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Peace & Trust

Peace & Trust

Societies emerging from violent conflict face many challenges as they aim for political stability and socio-economic development. Above all, these societies have to deal with the legacy of the past: widespread human rights violations, continuing communal or ethnic tensions, the collapse of the justice system, the failure of the security services and the erosion of state legitimacy. Countries have sought to manage that legacy with the support of the international community using various approaches such as truth-seeking, reconciliation initiatives and transitional justice mechanisms. These approaches have become part of the standard framework of peace agreements and processes. But do these approaches work? The Kofi Annan Foundation questions current practices and proposes ways that better help war-torn societies to build lasting peace.

Key Publications

Report | Challenging the Conventional: Making Post-Violence Reconciliation Succeed

Our report, produced in 2018 together with our partner Interpeace and support of the Government of Finland and the Robert Bosch Stiftung, argues that reconciliation requires a tailor-made approach and lasting attention from all segments of society: if we invested a fragment of what is spent in war on reconciliation, lasting peace might well be enjoyed by many more citizens around the world.

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Summary | Challenging the Conventional: Making Post-Violence Reconciliation Succeed

This summary, produced in 2019, includes the core chapters of the full report “Challenging the Conventional: Making Post-Violence Reconciliation Succeed”, as well as a brief overview of the four case studies on reconciliation in Guatemala, Northern Ireland, the Democratic Republic of the Congo and South Africa.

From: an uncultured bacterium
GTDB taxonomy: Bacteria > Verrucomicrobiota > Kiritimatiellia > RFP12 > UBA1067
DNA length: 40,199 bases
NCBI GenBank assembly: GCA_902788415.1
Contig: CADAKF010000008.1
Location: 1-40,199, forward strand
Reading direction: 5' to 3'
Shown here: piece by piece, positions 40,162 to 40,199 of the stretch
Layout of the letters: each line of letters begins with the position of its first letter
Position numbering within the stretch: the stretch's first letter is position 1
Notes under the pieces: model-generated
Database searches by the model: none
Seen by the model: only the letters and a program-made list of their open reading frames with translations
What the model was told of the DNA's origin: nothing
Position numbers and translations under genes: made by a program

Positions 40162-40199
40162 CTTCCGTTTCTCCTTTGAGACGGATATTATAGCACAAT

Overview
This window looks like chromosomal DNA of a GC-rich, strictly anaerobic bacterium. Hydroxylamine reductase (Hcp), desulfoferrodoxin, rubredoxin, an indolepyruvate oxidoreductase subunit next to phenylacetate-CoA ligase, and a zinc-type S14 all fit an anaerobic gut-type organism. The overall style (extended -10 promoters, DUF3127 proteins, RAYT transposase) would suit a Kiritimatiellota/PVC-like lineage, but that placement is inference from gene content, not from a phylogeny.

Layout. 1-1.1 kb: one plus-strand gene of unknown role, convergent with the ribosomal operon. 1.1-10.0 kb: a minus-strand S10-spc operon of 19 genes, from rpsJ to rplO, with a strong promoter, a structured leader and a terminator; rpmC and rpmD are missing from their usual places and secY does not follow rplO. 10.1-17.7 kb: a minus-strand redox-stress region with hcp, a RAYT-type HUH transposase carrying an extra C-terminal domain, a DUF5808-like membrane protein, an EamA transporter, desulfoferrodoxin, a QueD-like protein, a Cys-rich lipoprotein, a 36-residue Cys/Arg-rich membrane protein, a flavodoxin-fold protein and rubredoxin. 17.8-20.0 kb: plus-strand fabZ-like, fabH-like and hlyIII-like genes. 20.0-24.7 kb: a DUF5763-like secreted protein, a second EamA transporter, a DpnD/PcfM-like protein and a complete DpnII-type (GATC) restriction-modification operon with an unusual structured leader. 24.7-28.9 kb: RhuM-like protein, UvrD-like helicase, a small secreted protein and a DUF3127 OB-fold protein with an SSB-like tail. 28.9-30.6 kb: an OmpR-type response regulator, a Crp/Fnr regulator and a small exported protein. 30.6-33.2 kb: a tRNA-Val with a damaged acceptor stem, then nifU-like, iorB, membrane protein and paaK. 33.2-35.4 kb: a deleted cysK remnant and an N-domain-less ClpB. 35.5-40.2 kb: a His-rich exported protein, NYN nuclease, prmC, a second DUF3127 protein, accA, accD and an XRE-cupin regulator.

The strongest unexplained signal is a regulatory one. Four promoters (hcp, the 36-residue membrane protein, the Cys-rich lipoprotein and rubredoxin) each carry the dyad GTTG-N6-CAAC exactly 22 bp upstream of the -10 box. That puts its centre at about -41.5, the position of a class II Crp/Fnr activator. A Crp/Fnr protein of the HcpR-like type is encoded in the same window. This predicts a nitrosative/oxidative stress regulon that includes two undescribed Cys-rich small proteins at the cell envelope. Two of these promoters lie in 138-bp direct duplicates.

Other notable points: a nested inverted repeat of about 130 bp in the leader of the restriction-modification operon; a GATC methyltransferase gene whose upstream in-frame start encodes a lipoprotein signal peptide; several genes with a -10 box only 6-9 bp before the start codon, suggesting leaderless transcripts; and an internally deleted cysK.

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Report | Challenging the Conventional: Can Truth Commissions Strengthen Peace Processes

The Kofi Annan Foundation and the International Centre for Transitional Justice (ICTJ) partnered for this report, “Challenging the Conventional: Can Truth Commissions Strengthen Peace Processes” to explore the interplay of peacebuilding and truth seeking.

Published in 2014, the report was the outcome of case study research and a high-level symposium that brought together policy makers, practitioners, and scholars.

This report. available in English, Spanish and French, highlights critical issues that peace mediators and transitional justice practitioners should take into account when considering a truth-seeking mechanism as part of a peace process, among them: 1) clarity of purpose from different stakeholders; 2) the context, especially political conditions and motivations; 3) the timing and sequencing; 4) the distinction between human rights obligations and what is “merely” good practice; and 5) the credibility and capabilities of those leading the process.

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